This Land Is Your Land

Borders That Stretch from Beijing to Bensonhurst

I COULD HAVE BEEN KILLED on that street corner in Bensonhurst. And that corner is precisely where we part company — “I” am not you, un­less you share my heritage and look like me. My “I” is fatally specific: I am a brown-skinned descendant of enslaved Africans, holocausted Chero­kees, and invisible Europeans, and I am despised and feared and envied the world over. Define me black.

Democrats in Bensonhurst and China agree: “Black men better stay out of our gardens.” Most people have forgotten the antiblack Chinese riots before Tianan­men Square; like their Brooklyn counter­parts, the Chinese students, who would be canonized in a few months by an eager U.S. press, shouted the message: “Our women are our turf. You trespass on ei­ther and we will kill you. (Try us.)” When I look at those grainy black-and-­white photographs in the Daily News and the Post of that young boy’s dead body lying on a stretcher, my mind wants to cry but my eyes won’t let me. My eyes are too tired — they’ve seen this shot before and they’re too used to it.

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I grew up in a middle-class neighbor­hood of row houses in the Bronx called Eastchester. When my parents moved in, our block was almost all white, but that was in 1968. Most of the children I played with were brown, and only the half-generation just above me was “mul­ticultural”: there was Frankie and Valerie (Italians), there was Jennifer (Jamaican), there was Cindy and Blossom (Chinese), and so on. But in the group just below, there was us — Randy, Rodney, Orchid, Valery, Albert, Carey — and we were all brown.

Do parents whisper warnings in their children’s ears? I don’t know, but I knew early on to stay away from the neighbor­hood next door: they don’t like black peo­ple. I’m not sure when I began to reflect on the warnings’ meaning, and I don’t know when racist words like guinea or wop entered my consciousness, but I do know that I was practically born with a wariness about the middle-class Italian neighborhood next to my own.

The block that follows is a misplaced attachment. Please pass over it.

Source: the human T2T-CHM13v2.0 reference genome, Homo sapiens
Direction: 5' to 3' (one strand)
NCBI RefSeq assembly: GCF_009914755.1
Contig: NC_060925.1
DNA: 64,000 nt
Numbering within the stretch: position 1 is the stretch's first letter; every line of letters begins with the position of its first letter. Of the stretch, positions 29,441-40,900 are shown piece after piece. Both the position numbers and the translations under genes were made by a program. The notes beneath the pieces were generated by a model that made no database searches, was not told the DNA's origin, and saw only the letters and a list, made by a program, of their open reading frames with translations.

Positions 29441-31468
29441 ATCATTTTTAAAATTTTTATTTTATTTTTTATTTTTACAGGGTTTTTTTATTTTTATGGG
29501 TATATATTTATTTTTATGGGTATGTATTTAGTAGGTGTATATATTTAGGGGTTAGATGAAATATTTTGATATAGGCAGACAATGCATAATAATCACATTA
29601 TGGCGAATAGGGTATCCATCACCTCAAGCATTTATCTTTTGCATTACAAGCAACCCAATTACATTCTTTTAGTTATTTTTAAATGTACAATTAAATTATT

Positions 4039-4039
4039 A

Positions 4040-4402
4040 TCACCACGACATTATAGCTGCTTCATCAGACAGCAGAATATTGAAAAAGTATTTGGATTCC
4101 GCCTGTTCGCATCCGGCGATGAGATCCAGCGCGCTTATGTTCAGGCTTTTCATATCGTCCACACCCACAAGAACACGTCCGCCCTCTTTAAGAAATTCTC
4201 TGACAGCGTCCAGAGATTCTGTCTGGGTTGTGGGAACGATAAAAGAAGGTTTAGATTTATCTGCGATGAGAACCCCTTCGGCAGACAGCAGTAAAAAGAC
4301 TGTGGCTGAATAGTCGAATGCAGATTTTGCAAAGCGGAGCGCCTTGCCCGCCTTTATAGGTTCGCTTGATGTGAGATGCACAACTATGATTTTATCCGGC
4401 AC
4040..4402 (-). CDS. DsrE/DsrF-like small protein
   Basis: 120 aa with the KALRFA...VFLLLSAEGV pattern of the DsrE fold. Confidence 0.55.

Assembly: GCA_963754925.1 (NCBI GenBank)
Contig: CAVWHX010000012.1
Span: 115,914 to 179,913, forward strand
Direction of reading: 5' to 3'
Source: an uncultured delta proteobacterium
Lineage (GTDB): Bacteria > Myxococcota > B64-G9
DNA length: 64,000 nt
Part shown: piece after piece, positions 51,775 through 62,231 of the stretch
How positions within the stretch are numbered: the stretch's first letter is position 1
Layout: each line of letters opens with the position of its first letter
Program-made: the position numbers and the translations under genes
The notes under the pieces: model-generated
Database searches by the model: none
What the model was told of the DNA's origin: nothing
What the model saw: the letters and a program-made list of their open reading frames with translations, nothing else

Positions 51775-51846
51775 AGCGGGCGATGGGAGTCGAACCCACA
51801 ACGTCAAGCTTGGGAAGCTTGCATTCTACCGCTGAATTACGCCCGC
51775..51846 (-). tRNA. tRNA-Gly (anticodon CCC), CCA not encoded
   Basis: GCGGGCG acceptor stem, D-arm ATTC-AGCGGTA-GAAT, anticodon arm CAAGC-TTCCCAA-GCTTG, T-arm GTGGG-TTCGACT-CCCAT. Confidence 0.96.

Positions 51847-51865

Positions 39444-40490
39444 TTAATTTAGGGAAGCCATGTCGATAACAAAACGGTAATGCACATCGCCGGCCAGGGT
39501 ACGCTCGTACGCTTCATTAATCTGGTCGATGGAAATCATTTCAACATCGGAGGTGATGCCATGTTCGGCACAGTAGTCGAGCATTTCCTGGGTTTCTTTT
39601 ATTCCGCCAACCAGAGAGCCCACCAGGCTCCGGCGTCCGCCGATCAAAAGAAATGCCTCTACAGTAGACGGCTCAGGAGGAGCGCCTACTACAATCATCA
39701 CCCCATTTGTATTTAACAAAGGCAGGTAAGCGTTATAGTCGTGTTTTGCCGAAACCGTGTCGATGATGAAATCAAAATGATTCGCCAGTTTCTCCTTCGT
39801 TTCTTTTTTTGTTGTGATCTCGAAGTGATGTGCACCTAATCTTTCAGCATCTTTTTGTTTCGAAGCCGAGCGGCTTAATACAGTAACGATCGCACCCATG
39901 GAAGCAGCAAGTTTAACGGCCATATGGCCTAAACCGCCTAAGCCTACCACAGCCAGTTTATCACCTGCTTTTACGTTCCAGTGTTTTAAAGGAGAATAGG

Their neighborhood was always cleaner than ours, their houses better kept. (Were their garbage pickups more regular? Did they respect their property more than we did? Did those hallowed white streets just seem cleaner?) My parents drove us to and from the library in their area, be­cause their branch had more books, and people returned them unmarked. My par­ents always bought ice cream chiffon cakes for my birthday parties from bak­eries in their neighborhood and we hired them as plumbing and home-improve­ment contractors because “they put care into whatever they do.”

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But something sinister hid underneath all that chiffon, behind those neat flower gardens, within those clean brick houses. And that sinister thing whispered STAY AWAY. Just your green, not your black, thank you. STAY AWAY. When I was about 12, I started hearing stories about brothers getting the shit kicked out of them for dancing too well with white girls. Walking past an outdoor basketball court in their neighborhood, I heard the word “nigger” tossed at me, as if in con­versation. I looked straight ahead and walked on home.

It’s too simple to say that all those folks were racist killers or that Italian neighborhoods per se are any more dan­gerous for black men than other nonblack neighborhoods. On analysis, simple looks are always lies — who’s to prove that the crime in my black neighborhood doesn’t have some subtle black-dissing-black cause, some nigger-ain’t-worth-shit-any­way dimension? But about that American neighborhood next door to mine, we can say this: black means dirty, black soils things, black is unwanted.

There’s proof: Willie Turks, Richard Ocana, Samuel Spencer, Michael Griffith, Derrick Antonio Tyus — and now Yusef Hawkins.

“Them niggers will ruin our clean, fresh women.” Shit is so tired, and so common. Kills a piece of me. Makes me want to holler, but I can’t: too much work to do. Make me want to cry. ■

Next: “Married to The Mob: The Wise Guy Wannabes” by Mark Bauman and Samme Chittum


The Malcolm X Factor

Looking For Malcolm: The Man and the Meaning Behind the Icon
May, 29, 1990

Brothers and sisters, we have to talk.